- Lucid 2 has a full-time 4.3" display, which the Razr M's 4.3" screen has some portion (~0.3") of the bottom of the screen covered by the virtual navigation buttons that pop up in most uses.
- Razr M feels more substantial.
- both are dual core, 1 GB of RAM.

- Razr M has NFC.
- Raxr M has the apt-X bluetooth codec (wired-like sound if you have apt-X bluetooth headphones/speakers).
- Razr M has international-ready cellular radios.

Lucid 2 does not allow app-to-SD either. Other than that (and I consider that a major deal) it's a nice phone.

"While some may find fun in the novelty of wireless charging, most will recognize it for a fad not quite ready for primetime. "

how is it that Palm got this right half a decade ago and no one else can...

I honestly think they write jabs like that specifically to get the post-pre folk whipped up.


Spectrum 2 has
- Ice Cream Sandwich (vs. Jellybean),
- 16GB internal (vs. 8GB),
- inductive charging back included (and thin)
- 4.7" vs. 4.3"
- larger size (I had a [defective] Spectrum 2 for a bit and didn't like the length)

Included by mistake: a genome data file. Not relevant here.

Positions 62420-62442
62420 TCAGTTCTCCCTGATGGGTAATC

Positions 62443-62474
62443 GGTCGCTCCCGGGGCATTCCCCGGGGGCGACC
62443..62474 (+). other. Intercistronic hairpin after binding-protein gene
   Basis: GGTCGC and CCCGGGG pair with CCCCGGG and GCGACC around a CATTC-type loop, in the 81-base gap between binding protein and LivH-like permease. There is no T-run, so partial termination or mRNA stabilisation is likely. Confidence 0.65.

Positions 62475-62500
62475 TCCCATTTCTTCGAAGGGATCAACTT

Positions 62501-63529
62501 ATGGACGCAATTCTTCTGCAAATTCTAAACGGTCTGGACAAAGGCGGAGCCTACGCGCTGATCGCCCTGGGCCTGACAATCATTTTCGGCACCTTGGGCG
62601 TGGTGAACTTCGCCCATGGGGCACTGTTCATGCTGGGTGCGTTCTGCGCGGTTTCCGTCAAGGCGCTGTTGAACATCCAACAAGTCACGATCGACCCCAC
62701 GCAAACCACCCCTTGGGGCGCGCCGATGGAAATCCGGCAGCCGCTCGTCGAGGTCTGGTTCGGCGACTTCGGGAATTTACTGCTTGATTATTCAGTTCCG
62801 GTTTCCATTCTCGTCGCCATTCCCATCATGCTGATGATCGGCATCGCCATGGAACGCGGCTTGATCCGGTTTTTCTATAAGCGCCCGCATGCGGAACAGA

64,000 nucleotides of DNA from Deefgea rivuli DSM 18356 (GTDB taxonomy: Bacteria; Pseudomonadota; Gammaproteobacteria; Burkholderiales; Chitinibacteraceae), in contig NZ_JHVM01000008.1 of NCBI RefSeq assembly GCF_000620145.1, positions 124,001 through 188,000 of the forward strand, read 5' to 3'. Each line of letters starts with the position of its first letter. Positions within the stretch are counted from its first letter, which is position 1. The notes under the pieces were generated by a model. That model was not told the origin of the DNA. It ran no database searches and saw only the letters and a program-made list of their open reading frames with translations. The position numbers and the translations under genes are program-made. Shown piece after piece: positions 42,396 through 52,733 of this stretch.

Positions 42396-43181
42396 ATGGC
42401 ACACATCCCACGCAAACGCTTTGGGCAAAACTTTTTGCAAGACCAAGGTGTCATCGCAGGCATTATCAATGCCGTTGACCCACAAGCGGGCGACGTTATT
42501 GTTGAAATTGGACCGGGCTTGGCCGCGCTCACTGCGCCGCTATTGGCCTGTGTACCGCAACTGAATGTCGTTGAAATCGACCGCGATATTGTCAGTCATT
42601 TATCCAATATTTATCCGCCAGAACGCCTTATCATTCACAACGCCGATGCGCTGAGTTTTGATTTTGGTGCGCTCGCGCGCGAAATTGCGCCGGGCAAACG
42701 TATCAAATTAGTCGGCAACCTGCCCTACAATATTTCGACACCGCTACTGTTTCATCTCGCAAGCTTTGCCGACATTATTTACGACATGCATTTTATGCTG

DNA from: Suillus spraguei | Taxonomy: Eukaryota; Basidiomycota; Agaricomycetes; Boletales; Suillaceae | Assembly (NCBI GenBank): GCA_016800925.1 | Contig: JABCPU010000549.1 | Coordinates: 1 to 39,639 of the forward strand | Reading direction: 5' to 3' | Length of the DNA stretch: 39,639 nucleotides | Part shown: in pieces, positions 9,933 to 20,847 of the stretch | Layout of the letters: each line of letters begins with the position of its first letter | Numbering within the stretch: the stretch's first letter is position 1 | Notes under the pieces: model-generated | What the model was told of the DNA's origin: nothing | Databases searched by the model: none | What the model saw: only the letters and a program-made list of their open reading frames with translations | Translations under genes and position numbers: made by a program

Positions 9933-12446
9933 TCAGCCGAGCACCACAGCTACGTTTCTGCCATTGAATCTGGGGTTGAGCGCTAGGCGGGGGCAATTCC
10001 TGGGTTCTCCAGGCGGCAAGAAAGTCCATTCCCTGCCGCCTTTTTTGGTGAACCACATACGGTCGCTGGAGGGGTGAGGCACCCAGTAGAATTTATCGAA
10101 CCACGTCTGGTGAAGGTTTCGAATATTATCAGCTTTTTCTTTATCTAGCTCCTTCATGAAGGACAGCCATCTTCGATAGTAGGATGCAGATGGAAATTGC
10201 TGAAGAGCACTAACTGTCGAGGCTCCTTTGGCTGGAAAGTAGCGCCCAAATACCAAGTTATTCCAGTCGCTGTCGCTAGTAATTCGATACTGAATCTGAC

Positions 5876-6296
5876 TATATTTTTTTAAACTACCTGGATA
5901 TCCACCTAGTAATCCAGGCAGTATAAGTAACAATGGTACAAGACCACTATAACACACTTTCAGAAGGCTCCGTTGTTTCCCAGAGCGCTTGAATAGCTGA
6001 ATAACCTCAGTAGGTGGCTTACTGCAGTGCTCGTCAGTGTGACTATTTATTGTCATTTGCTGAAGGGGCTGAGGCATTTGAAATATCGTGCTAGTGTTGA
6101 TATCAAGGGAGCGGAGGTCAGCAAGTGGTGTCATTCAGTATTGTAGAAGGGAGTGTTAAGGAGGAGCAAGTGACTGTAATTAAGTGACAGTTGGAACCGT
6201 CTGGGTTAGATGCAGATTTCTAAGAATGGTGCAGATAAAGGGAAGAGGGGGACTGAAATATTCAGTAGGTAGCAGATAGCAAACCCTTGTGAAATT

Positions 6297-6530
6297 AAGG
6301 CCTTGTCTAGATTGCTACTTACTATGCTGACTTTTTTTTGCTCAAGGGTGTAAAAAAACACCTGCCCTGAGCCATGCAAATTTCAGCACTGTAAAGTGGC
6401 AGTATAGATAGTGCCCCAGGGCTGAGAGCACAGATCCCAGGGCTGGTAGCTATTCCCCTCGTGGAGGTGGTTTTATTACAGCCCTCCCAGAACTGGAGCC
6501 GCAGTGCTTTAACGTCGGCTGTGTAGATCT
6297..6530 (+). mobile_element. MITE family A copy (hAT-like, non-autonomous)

- optional leather sleeve that has a 2"x2" window that displays clock, alerts, music, incoming call. Otherwise, they both offer the same accessories, though the Spectrum 2's desk dock is hard to find.
- 8 megapixel camera (vs. 5)

Both are dual core, 1GB of RAM.

- Spectrum 2 has NFC.
- Spectrum 2 has international-ready cellular radios.

When I first heard that the lucid 2 was coming out I thought "ugh, why?" But after reading more about it I'm actually really excited about it. I really didn't expect it to be so impressive and I was really surprised to hear it was coming with jelly bean. I completely agree with the first poster. The off contract price is amazing considering the specs. I'm not planning to buy this phone myself but I will definitely recommend it, especially to first time smartphone users and those who aren't interested in the world of giant screens.